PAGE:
(From the comfort of the kitchen window).
Well, that's Christmas over in a flash. All that preparation, and now the days of nibbling on leftovers!
The weather here for the past few days has avoided giving us the snow-falls reserved for the northern counties, and aside from heavy rain overnight on Boxing Day, the sky has been kept clear by boisterous, disgruntled winds.
Standing at the kitchen window (bowl of cold roasties in hand of course), I look out onto our tiny, mid-terrace garden that squeezes between the back wall of the house and the carport, bordered by standard board fencing. Beyond the garden and the rooftop of the carports, rise a pair of old oak trees, pre-dating the house by many a year! They are the haunt of wood pigeon and woodpecker, visited by acorn-gathering jays in the autumn, and a playground for arguing gangs of crows and magpies. The finches and the tits use them, the starlings sit a-top and sing from them. And through each storm and each sunny day, they stand tall and proud and constant, and ever-changing to mark the passing of each season.
The garden is our little haven, our own patch of land to tend, and we are well aware that we share it with a wide variety of wildlife too. As this kitchen-window-view is about as 'local' as part of a local patch can get, you will find that I will probably blog often about the wildlife that visits; being so accessible and within the boundaries of my Home creates a strong connection with all of the birds and the bees and the bugs and such. I have put a bit of effort into making it as comfortable for these wild visitors and residents as possible. Well, as far as space and practicalities allow at least.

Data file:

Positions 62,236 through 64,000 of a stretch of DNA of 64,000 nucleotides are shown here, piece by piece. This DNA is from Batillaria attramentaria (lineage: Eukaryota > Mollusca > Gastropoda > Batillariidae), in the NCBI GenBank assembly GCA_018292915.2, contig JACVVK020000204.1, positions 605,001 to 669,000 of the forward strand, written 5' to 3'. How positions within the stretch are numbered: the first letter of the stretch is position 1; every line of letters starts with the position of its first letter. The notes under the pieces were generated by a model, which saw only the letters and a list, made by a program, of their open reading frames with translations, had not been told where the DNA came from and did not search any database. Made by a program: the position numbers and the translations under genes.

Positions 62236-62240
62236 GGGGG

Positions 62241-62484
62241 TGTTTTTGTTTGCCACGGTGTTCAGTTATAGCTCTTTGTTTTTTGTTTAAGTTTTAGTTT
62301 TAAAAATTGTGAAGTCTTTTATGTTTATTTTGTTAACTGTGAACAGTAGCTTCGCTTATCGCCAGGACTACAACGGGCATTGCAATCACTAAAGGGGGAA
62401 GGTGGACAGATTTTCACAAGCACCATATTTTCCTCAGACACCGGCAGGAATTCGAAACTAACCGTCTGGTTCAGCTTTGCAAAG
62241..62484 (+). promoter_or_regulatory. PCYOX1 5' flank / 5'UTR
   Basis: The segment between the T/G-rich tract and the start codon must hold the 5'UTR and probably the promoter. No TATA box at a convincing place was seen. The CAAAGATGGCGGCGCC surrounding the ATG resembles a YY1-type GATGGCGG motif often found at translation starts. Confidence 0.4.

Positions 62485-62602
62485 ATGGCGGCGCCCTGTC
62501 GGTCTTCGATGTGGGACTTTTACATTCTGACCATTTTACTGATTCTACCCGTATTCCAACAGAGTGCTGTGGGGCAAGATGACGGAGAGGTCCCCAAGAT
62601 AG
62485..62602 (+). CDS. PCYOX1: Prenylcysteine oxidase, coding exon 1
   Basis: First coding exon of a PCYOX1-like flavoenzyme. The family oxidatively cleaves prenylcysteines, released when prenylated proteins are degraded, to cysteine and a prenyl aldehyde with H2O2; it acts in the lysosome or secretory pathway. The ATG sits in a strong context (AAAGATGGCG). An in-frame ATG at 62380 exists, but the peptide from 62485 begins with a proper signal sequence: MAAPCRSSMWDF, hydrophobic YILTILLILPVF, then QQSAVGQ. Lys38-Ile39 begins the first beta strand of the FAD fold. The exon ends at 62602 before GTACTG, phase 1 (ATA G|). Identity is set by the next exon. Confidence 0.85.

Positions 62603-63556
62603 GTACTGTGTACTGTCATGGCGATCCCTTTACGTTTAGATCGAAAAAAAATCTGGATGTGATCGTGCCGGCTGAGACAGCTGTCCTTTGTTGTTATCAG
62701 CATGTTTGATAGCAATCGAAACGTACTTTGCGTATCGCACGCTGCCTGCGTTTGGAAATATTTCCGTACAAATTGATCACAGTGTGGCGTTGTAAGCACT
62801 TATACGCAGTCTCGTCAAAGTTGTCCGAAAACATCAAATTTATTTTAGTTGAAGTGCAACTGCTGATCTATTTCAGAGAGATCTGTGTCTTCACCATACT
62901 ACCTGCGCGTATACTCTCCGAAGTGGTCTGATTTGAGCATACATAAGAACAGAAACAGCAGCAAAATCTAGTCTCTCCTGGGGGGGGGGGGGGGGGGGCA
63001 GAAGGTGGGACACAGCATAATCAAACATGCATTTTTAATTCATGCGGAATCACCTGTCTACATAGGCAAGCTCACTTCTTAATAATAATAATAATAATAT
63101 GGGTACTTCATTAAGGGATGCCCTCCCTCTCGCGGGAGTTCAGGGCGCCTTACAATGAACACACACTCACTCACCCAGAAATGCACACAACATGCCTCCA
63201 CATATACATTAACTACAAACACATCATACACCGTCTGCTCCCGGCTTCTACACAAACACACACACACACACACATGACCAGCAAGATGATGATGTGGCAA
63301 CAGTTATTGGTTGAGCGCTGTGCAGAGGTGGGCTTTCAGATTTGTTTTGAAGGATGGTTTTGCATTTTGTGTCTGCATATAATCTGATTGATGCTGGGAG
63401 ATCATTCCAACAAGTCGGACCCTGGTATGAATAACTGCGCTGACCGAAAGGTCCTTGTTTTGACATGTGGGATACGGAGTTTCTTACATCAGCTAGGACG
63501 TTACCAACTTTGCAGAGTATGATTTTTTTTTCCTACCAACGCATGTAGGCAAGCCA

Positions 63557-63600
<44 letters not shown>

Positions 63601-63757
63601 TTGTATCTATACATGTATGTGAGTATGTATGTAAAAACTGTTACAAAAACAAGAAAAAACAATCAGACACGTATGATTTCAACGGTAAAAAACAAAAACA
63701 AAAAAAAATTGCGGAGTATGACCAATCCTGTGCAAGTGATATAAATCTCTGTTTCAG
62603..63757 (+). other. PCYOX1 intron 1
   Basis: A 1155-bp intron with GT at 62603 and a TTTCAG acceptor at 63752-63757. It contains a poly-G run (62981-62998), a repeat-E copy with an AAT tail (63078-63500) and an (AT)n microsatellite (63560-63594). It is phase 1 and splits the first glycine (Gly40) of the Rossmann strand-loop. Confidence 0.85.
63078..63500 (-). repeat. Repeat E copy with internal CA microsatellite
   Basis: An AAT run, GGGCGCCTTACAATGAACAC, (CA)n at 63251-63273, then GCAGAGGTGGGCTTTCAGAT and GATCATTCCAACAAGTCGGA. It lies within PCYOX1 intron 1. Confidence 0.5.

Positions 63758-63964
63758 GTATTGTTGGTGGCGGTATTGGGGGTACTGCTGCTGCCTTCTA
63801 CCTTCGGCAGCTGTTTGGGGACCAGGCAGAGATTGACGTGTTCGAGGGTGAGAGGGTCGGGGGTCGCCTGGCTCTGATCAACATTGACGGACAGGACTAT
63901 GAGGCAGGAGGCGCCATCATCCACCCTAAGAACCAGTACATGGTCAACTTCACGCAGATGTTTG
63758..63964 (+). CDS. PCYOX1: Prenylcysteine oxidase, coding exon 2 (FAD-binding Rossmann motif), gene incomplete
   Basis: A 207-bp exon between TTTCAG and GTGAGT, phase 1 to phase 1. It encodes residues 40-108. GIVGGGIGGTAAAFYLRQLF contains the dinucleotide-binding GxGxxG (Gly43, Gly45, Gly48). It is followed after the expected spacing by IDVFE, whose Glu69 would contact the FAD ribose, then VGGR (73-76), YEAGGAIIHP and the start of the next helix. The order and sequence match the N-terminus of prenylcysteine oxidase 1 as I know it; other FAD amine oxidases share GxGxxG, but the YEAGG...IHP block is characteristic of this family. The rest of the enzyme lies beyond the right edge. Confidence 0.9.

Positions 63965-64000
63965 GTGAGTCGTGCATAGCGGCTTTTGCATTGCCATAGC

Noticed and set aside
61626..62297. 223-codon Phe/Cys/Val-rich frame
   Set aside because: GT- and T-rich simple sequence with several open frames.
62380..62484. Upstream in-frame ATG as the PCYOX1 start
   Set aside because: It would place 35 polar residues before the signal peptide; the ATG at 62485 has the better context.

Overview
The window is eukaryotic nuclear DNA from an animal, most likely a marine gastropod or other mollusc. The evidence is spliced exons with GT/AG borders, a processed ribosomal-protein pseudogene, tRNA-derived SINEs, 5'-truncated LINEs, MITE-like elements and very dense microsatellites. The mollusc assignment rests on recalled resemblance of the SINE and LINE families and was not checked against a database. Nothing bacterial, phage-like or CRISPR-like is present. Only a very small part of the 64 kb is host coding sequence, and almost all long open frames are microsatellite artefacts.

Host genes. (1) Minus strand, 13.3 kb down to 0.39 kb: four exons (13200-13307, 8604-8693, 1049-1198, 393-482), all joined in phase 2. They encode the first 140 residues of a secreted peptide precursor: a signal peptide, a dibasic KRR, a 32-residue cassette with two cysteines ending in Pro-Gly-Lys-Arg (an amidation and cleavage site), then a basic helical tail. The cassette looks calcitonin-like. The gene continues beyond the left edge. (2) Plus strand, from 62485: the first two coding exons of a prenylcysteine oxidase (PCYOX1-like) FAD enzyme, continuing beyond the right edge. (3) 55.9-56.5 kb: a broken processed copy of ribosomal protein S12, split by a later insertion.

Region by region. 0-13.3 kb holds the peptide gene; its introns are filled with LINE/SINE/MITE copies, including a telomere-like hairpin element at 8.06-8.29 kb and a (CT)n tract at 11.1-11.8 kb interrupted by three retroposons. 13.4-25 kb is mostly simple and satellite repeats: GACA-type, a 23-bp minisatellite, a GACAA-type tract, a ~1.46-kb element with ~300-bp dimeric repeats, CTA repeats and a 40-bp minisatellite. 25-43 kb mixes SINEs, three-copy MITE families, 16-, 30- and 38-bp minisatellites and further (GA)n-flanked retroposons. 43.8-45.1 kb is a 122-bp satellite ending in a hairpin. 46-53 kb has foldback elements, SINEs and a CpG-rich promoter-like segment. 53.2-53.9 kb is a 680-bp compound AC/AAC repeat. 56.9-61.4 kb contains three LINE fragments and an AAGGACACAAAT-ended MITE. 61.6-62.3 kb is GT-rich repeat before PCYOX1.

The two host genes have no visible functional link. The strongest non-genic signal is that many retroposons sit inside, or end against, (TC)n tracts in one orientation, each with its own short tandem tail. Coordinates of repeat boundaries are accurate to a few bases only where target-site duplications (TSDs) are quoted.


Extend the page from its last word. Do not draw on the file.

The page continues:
We have a small pond, and a bird-bath (a homemade affair of an old seed tray, with broken terracotta flower pots as perches, snuggled in at the edge of the flower border). Most of the plants are 'cottage garden' or wild flowers, some of which happily self-seed themselves profusely where ever they choose, and almost all are bee-&-butterfly-&-other-pollinator-friendly varieties.
In one sunny corner is a solitary bee nesting box; a little wooden 'house' filled with tubes where the solitary bees lay their precious eggs, in the other corner is a collection of bird nest-boxes, of different styles and hung at different heights, in the hope that one will be successful (but every year the birds use the nest-box of my neighbour on the other side of the fence!).
And I feed the birds.
What do we get from all this? Satisfaction, and endless entertainment.
The bird-feeders have been busy the last few mornings, as the birds need to top up their dwindling energy levels after the long cold night, and natural food is trickier to find and access when all is frozen and frosty.
I have tried to capture a few photos of our recent visitors to share with you.
(They are taken through the window so as not to spook the birds away, so please excuse the slight drop in quality!)
|This masked bandit is a Nuthatch. he dashes in and out and steals seeds away to stash in crevices in the bark of the old oak tree. A very smart looking bird; slender and pointed, with a blue-grey cap and back and an apricot waistcoat!|
|The blackbirds spend most of their time on the ground, and, at the moment at least, seem rather shy. |
This is a female, the male is glossy black with a fiery orange bill.
Other birds that visit include both blue and great tits, and the tiny coal tit too. Goldfinches, chaffinch, and greenfinch pop in from time to time, with dunnock, house sparrow, wood pigeons, and my favourite, the tiny scurrying wren. In previous hard winters, when snow has fallen, pied wagtail and grey wagtail have staged feirce battles over grated cheese, and a shy song thrush has visited for his or her share of mealworms and suet. A few weeks ago we had a first (and so far last!) sighting of a marsh tit on the feeders. I hope it returns.
I seem to have eaten all those cold roast potatoes. I suppose I had better go and tidy up the kitchen, and stop staring out the window...for now.